Blockbuster Inc, the world's number one video rentals chain, may be sold in a leveraged buyout or through a share swap as early as next week.
On Monday this week (Dec 1, 2003) Sumner Redstone, chairman of Viacom, the media conglomerate that owns Paramount, CBS and Blockbuster, told a New York investment conference, "I don't believe Blockbuster is a core brand' essentially, we're not in the retail business."
Today, The Wall Street Journal reported that Viacom, could reach a decision within the next days. The move is understood to reflect growing investor concerns about the profitability of the home entertainment sector.
In recent weeks financial analysts have cut their forecasts for Blockbuster's profitability and forward growth. One, Smith Barney, said that video piracy in the US is set to rise from an estimated $1.5bn in 2002 to $3.3bn by 2005 and that the industry needs to quickly "adapt to changes in market preference". It is concerned too that price slashing in the retail DVD sector, led by supermarket giants like Wal-Mart which use discs as a loss leader, are inciting consumers to buy rather than rent. That could mean that the higher margins Blockbuster earns from renting (it also sells tapes and discs) will be eroded.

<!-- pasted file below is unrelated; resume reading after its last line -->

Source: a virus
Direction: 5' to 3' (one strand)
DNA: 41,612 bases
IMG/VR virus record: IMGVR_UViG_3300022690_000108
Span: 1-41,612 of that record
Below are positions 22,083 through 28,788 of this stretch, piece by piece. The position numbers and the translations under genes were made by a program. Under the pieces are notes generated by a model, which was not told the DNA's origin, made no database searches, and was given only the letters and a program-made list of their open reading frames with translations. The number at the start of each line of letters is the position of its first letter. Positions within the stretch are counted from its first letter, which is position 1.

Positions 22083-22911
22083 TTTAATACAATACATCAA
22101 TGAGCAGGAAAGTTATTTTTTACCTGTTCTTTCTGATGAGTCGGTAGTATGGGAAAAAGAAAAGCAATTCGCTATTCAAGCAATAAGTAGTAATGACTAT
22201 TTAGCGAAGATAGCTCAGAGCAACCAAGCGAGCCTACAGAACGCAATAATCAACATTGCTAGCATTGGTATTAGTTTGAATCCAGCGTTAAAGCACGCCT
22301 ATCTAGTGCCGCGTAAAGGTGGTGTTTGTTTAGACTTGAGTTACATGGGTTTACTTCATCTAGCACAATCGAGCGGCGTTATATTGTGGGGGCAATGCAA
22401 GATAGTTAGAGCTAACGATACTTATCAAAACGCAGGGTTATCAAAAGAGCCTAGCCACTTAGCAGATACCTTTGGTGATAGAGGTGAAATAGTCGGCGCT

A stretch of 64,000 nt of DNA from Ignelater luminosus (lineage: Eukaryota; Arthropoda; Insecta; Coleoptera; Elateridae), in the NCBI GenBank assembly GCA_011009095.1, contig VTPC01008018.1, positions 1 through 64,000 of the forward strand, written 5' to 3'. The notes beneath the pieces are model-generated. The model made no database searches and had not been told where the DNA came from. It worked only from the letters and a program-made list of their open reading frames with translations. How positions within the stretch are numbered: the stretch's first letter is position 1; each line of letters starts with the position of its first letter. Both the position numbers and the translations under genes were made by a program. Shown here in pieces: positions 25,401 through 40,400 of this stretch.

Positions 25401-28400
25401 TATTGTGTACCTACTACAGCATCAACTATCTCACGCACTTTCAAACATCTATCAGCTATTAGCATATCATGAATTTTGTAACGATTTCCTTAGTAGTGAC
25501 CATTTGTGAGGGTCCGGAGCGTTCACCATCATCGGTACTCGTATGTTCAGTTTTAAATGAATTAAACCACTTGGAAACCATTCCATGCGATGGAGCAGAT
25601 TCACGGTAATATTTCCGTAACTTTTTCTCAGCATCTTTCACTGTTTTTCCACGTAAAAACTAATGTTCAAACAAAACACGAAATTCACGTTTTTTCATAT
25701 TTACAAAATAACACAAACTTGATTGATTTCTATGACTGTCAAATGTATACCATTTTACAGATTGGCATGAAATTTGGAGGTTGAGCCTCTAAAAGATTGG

In a recent company report the bank also worried that Blockbuster's business is focused on an increasingly limited number of top box office titles - the top 25 films now account for 50% of revenues. That makes it more vulnerable to fluctuations in the product cycle and audience responses to individual films.
Another research group, Fulcrum Global Partners recently warned that the US rental business is close running out of growth. The switch from VHS to higher margin DVDs is now largely a thing of the past, while split-revenue deals with the studios could mean a drop in gross profits.
Viacom came close to disposing of Blockbuster in the late 1990s and sold off 20% when it gave the company its own share listing. But Blockbuster's improving fortunes and strong cash flow persuaded Viacom to cancel plans to sell the remaining 80% stake.
Now Viacom is looking to sell the stake to a group of private investors in a deal worth close to the $2.5bn market value of its interest. A swap of Blockbuster shares for Viacom stock may be favoured instead as that would be more tax-efficient method and act as a buyback of Viacom paper.
With its shares up yesterday from $17.08 to $17.23, Blockbuster has a current market capitalisation of $3.12bn. Viacom was also up from $39.37 to $39.57 a share.